I’ve yet to recover my sense of spontaneity or spaciousness. Some days I find myself still in the confines of my 2k. Well-worn paths are easy to choose. And my days look a lot like they did, both geographically and structurally speaking, this time last year. Is this pandemic institutionalisation or parental? I’ll answer the latter here, six hours there and back to Lahinch don’t exactly scream idle toddler conditions and now that I think of it, on top of all those mountain peaks, I never saw many buggies.
Instead of asking about sleep, I want to know about adventure. Dear veteran parents: is it standard practice to have a set list of five child-friendly locations, and never shall you deviate? I would hate to think Covid killed adventure.
Dinner, and the evening stretching ahead...
The evening time is another area I have questions about. Dinner is always at the same time, and there’s a set list here too.
Its items you’ll probably be able to guess: a variation on spaghetti Bolognese complete with hidden grated carrot, pasta, chicken, peas, and if we’re lucky, white fish but covered in pesto. The time is the same. The meals are more or less the same.
Deviation again is not welcomed. There’s a strong pandemic feel about this, the routine and the repetition, but instinct tells me that this part of the last two years just happened to mirror parenthood too.
But what about post-sunset socialising? Once bedtime was successfully navigated, book, bath, bed, there was Netflix, whatever biscuit to have with your tea, or an Instagram/Twitter scroll, to look forward to in the pandemic. And everyone was in the same boat.
There was no shame to be felt about your evening’s schedule. Not like you could attend a gig or even a dance class. Again, like the grooming, or lack thereof, this routine bedded in.
I did a recent personal poll of parents, I even asked the women I knew about their partner’s bedtimes. I made sure to ask people who had some pre-pandemic experience of parenthood. Across the board, bedtime for adults of young children is 10pm. This was a small anecdotal body of research, and sometimes bedtime was as early as 9.30pm, but the findings speak for themselves. Parents go to bed early, pandemic or no pandemic.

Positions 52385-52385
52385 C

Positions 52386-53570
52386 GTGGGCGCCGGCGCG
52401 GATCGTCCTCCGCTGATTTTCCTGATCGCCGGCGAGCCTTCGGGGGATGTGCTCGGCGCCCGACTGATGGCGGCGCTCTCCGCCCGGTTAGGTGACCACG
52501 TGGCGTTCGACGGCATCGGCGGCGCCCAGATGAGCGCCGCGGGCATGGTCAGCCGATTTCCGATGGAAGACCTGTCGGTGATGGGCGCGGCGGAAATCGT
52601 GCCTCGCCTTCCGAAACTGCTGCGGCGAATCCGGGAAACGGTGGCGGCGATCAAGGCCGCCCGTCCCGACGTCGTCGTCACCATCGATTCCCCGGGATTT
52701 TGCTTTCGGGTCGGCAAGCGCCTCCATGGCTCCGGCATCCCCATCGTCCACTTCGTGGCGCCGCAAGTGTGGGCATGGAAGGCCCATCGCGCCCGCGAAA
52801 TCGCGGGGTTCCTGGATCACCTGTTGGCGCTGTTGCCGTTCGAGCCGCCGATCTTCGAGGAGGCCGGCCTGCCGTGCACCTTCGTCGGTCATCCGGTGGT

One other thing, housekeeping. In the rearing of children in the absence of villages of intergenerational and community support, many things have to give. The housework is one of those things. In the pandemic having people into your home was not the legal thing. We got used to it, and we got used to passing piles of laundry on the landing, among other uncompleted domestic chores. We were the only ones who had to co-exist in the chaos.
Much like my neighbour’s suit and jeans ensemble and my friend’s PJ set-up, this feels like a hybrid issue, where pandemic and parenthood meet. In the pandemic we didn’t need to keep on top of the chores — who’d be calling in — and in parenthood there’s not enough time to.
What's your view on this issue?
You can tell us here
Parent or non parent, I’d like to know now that restrictions are gone seven weeks or so, what pandemic habits, psychological or physical, have become a part of your life, and how many of those are by choice or by circumstance?